A newly hatched bed bug is called a nymph. Most nymphs are relatively translucent, and the color of straw. After they complete their first meal, they will start to turn redder in color.
Each nymph will go through five different stages before it becomes a grown adult that’s sexually mature and capable of breeding. They will shed their exoskeletons after each nymphal stage. Note that while nymphs can appear similar to adults (especially in their later nymph stages), they will usually be smaller in size and different in color.
Bed bug nymphs are yellow or white, while adult bed bugs are reddish-brown. Stage 1 nymphs are about 1.5 millimeters in length. Despite their small size, baby bed bugs can bite you just as frequently and seriously as adult ones!
Stage 2 Nymph
When a Stage 1 nymph has gone through its first molt, it will transition into a Stage 2 nymph. At this time, the bed bugs are about two millimeters across.
To enter each molting stage, the immature bed bug must complete a feeding, or blood meal. Each blood meal takes around five to 10 minutes. This is why bed bugs primarily feed on humans at night when they aren’t moving around and are easier to access.
Stage 3 Nymph
When a bed bug nymph molts a second time, it becomes a Stage 3 nymph. These pests are about 2.5 millimeters in length.
Stage 4 Nymph
After the third molting, the bed bug will become a Stage 4 nymph. At this time, it’s around three millimeters across.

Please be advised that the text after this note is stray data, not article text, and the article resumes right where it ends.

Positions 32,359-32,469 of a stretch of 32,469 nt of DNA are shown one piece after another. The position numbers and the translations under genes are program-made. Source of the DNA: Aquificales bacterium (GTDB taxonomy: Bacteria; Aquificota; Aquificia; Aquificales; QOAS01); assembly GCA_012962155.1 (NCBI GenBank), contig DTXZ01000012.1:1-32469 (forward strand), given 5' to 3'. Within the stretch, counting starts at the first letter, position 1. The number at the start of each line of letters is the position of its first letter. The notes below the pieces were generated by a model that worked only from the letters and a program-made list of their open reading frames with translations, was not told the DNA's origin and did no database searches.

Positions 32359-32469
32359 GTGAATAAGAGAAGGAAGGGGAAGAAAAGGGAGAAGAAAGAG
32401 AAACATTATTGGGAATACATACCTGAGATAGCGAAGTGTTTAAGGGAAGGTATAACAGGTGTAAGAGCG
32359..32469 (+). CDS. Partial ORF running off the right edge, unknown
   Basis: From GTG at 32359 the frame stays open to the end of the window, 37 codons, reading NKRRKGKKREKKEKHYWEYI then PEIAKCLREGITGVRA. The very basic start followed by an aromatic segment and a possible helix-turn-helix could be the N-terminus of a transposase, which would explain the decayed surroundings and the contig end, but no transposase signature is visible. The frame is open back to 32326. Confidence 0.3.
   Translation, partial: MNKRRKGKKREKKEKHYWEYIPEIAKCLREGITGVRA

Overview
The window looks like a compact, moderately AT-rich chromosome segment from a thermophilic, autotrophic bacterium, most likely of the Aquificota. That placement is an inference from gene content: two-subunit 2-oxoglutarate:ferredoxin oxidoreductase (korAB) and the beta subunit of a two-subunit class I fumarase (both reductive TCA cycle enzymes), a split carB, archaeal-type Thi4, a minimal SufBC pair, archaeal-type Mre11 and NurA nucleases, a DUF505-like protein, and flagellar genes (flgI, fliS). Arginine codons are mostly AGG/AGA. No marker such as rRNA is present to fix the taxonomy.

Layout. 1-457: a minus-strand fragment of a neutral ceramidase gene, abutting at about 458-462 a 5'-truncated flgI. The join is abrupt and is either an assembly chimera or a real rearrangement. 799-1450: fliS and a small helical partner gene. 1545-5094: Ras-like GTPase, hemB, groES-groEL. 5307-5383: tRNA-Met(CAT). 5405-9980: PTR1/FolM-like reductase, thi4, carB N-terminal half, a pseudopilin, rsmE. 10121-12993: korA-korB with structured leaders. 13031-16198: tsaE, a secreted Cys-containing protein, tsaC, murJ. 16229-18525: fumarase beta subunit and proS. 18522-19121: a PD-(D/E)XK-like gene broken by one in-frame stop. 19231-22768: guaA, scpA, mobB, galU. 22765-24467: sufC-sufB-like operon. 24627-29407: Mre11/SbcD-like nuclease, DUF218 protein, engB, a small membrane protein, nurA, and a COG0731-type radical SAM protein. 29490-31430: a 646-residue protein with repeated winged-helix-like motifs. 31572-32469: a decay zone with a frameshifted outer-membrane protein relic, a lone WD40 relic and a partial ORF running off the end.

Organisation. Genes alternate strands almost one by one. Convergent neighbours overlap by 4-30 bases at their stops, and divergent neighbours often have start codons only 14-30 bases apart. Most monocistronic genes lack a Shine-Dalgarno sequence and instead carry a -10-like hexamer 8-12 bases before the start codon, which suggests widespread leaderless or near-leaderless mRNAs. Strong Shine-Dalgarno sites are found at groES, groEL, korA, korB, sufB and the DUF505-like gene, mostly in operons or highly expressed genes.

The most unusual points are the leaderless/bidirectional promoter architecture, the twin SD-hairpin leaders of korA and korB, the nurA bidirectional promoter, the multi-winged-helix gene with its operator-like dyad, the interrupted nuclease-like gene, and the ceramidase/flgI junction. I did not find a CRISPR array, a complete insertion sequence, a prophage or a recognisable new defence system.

Stage 5 Nymph
Once the fourth and final molting is complete, the bed bug becomes a Stage 5 nymph. This is the final nymph stage in the bed bug lifecycle. During this time, the pests can grow up to 4.5 millimeters long.
Each stage of the nymph life cycle takes about one week. Thus, a newly hatched bed bug can go from Stage 1 nymph to adult in about five weeks, as long as the bugs stay at room temperature. However, this process can also take as long as four to six months, depending on the temperature of your home and the bugs’ food supply.
Adult Bed Bugs
When a bed bug reaches the adult stage, it is fully grown. This means it’s capable of breeding and reproducing. Once they mature, most bed bugs will require at least one feeding per week.
It isn’t fun to think about how quickly a bed bug infestation can get out of hand. Yet, by understanding how their life cycle works, you can understand whether you’re dealing with eggs, nymphs, adults, or all three phases. In just a month or so, you could go from having one or two eggs to a full-blown population.
The Bed Bug Lifespan
Most bed bugs live around four to six months in all. Yet, this isn’t always the case. In fact, as long as your home remains relatively cool, an adult bed bug can exist for around one year, even without its requisite weekly feeding! This means you could spot an infestation, leave your house for a few weeks on vacation, and return to find that the bugs are still alive and well.